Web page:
To address this, I performed research into raccoons and raccoon behavior that we could lean more into. We ultimately settled on a few key ideas like sneaking and running, causing trouble, and exploring at night and returning home during the day. This solved one issue of tying the events in with the raccoon character, but we still needed a deeper story. Our team continued working on the story, meeting with several professors and taking advice from lectures and analysis videos of how to create a good story. Taking this advice, we focused on a story that had deep values that would resonate with our audience including belonging, togetherness, selflessness, community, and family all under the theme of Christmastime. This led us to our story of a raccoon and his family which we all felt much better about. We settled on this idea that a raccoon would go on a mission to help find a blanket for his pregnant wife at Christmastime, but everyone in the town refuses to help except for a homeless man. Ultimately, we still ended up having trouble with this idea, specifically in determining what to do for the ending. We considered a few different possible endings between the raccoon and the homeless man. The homeless man could just give the raccoon his blanket, but when we tested this idea, our playtesters felt conflicted about this ending since it meant the homeless man lost his blanket and would be cold instead. We also considered possibly having the raccoon and the homeless man share a meal. Maybe the raccoon would bring food from his home or find food along the journey of looking for the blanket. We just were not satisfied with these solutions. Ultimately, we decided that the raccoon and homeless man would bond over feeling like outsiders in society. Each character had their own struggle: the raccoon needed a blanket and the homeless man needed someone to spend Christmas with. In the ending, the raccoon and the homeless man shared the blanket and spent Christmas together, creating a truly happy, heartwarming ending where everyone wins.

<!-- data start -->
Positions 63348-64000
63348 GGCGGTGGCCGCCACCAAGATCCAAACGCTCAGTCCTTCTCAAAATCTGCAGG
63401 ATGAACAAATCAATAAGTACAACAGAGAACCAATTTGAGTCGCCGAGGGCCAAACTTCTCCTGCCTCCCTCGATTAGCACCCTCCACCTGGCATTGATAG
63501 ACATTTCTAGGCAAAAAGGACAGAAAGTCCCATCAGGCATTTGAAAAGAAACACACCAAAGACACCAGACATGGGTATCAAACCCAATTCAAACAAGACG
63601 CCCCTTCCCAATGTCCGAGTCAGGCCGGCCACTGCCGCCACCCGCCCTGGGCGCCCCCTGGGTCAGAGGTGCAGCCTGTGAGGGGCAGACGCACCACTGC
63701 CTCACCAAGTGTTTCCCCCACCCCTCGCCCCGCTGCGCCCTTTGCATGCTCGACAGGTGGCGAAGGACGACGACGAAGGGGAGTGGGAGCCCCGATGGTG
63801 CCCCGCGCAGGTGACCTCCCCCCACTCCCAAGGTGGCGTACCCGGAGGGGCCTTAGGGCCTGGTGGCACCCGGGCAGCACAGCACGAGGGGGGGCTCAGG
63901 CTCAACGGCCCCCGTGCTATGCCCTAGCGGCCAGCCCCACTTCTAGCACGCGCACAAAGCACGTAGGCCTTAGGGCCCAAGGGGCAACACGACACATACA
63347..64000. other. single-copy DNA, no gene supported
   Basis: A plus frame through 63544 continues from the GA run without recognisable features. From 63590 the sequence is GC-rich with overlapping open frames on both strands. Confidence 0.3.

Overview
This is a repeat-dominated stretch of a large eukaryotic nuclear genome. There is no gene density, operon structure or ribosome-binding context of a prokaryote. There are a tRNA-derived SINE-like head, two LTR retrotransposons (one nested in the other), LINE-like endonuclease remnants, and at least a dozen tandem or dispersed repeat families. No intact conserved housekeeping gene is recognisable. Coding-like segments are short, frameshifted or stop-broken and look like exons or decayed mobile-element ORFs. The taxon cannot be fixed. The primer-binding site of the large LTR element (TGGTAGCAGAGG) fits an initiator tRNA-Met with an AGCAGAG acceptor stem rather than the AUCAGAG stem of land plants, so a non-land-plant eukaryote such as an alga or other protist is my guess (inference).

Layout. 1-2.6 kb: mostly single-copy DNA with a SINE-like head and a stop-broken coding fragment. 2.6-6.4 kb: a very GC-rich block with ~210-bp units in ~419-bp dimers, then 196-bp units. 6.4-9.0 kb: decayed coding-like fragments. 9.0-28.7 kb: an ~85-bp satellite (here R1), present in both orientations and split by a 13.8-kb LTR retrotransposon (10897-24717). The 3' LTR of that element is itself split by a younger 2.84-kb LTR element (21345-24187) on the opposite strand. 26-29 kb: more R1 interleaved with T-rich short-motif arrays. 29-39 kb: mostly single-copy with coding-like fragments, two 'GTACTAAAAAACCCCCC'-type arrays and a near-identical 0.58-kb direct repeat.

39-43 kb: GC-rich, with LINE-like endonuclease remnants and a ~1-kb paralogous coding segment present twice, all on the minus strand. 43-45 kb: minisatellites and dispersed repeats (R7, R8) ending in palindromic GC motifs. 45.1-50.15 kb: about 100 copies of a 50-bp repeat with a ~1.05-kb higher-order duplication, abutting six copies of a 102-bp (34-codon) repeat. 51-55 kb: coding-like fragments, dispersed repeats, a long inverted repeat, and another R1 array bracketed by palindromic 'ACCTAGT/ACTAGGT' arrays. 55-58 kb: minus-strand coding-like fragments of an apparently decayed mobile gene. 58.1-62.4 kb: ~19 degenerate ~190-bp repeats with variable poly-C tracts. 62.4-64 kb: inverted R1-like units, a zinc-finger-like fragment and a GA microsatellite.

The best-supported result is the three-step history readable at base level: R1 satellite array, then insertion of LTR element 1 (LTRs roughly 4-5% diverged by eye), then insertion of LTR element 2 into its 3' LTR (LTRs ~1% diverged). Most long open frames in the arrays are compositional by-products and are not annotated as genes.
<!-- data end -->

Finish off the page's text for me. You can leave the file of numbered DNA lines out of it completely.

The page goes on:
Makey Makey Electronics Platform

A large initial challenge of our experience was deciding on the platform that we wanted to use. Our game idea didn't really fit with any of the options for platforms for that round of our Building Virtual Worlds course. We considered doing the experience with an eye tracker, but it felt off and disconnected. We also proposed mouse and keyboard, but we didn't love that either as it didn't feel very immersive for the guest. Therefore, we worked with our teaching staff and we were able to get permission to use Makey Makey technology as it was the best fit and most immersive technology for our experience.